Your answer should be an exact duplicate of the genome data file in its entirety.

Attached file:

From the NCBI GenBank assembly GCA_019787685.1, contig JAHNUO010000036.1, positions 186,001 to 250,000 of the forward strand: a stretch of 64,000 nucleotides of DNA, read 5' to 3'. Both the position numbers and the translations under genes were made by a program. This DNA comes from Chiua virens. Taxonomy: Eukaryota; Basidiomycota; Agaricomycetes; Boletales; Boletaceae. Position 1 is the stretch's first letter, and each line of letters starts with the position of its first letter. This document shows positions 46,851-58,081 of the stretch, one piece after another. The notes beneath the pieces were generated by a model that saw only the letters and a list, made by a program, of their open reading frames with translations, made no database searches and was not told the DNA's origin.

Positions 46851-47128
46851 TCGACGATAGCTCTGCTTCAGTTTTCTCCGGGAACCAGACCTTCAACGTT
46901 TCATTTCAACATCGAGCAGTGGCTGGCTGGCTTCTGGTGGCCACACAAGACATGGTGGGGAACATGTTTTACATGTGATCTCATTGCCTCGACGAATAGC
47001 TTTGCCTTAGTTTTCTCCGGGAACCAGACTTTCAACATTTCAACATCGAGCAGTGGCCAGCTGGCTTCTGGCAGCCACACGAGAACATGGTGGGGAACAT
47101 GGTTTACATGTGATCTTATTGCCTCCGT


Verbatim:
From the NCBI GenBank assembly GCA_019787685.1, contig JAHNUO010000036.1, positions 186,001 to 250,000 of the forward strand: a stretch of 64,000 nucleotides of DNA, read 5' to 3'. Both the position numbers and the translations under genes were made by a program. This DNA comes from Chiua virens. Taxonomy: Eukaryota; Basidiomycota; Agaricomycetes; Boletales; Boletaceae. Position 1 is the stretch's first letter, and each line of letters starts with the position of its first letter. This document shows positions 46,851-58,081 of the stretch, one piece after another. The notes beneath the pieces were generated by a model that saw only the letters and a list, made by a program, of their open reading frames with translations, made no database searches and was not told the DNA's origin.

Positions 46851-47128
46851 TCGACGATAGCTCTGCTTCAGTTTTCTCCGGGAACCAGACCTTCAACGTT
46901 TCATTTCAACATCGAGCAGTGGCTGGCTGGCTTCTGGTGGCCACACAAGACATGGTGGGGAACATGTTTTACATGTGATCTCATTGCCTCGACGAATAGC
47001 TTTGCCTTAGTTTTCTCCGGGAACCAGACTTTCAACATTTCAACATCGAGCAGTGGCCAGCTGGCTTCTGGCAGCCACACGAGAACATGGTGGGGAACAT
47101 GGTTTACATGTGATCTTATTGCCTCCGT